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A financing condition (also known as a “financing out”) in an M&A acquisition agreement provides the buyer with a right to terminate the transaction (commonly known as a “walk right”) in the event that that the buyer is not able to secure financing to fund the acquisition. Traditionally, financing conditions have most commonly been employed by private equity buyers in leveraged buyouts where a substantial portion of the purchase price is borrowed.
By execution and delivery of an M&A acquisition agreement, a buyer commits to, among other things, deliver the purchase price and other closing consideration to the seller at closing. Where the buyer does not have sufficient funds on hand to finance the transaction, it must borrow funds to meet that obligation. Absent modification by the terms of the acquisition agreement, the buyer bears the risk of changes that might occur to the terms and availability of financing during the interim period between signing and closing. A financing condition reallocates this interim period risk by permitting the buyer to terminate the acquisition agreement if, at closing, financing is unavailable or available only on unfavorable terms.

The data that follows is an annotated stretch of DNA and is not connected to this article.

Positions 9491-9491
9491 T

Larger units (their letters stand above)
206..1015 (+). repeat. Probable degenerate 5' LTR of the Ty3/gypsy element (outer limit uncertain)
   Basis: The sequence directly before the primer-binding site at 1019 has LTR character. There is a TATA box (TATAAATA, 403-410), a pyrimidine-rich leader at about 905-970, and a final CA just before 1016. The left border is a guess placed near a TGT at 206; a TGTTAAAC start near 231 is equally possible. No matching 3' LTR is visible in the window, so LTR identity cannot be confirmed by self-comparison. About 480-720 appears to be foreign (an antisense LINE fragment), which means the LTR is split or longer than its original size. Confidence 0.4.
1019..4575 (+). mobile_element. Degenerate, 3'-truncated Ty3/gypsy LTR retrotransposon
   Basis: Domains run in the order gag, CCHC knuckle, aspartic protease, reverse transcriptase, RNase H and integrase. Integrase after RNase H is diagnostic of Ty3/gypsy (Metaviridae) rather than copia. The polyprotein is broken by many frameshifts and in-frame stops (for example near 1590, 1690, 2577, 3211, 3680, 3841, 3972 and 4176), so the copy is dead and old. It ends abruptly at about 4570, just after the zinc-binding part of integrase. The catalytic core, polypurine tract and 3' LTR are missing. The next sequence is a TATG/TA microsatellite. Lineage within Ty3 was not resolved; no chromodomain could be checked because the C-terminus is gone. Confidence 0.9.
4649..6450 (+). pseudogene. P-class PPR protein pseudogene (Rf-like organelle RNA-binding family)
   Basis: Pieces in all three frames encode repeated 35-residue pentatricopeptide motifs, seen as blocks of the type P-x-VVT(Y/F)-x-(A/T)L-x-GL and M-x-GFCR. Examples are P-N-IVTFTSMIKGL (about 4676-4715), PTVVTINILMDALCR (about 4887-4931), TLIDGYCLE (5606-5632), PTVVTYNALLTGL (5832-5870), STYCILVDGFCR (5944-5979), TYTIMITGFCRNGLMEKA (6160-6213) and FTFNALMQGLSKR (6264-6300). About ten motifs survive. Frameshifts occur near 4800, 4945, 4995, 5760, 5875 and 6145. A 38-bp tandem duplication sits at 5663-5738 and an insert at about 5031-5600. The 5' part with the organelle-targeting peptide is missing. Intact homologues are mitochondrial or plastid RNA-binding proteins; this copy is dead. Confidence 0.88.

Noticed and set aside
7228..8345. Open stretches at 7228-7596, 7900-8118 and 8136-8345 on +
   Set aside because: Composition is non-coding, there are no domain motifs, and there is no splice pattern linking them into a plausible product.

At a high level, there are two main types of financing conditions: strict financing conditions and financing failure financing conditions:
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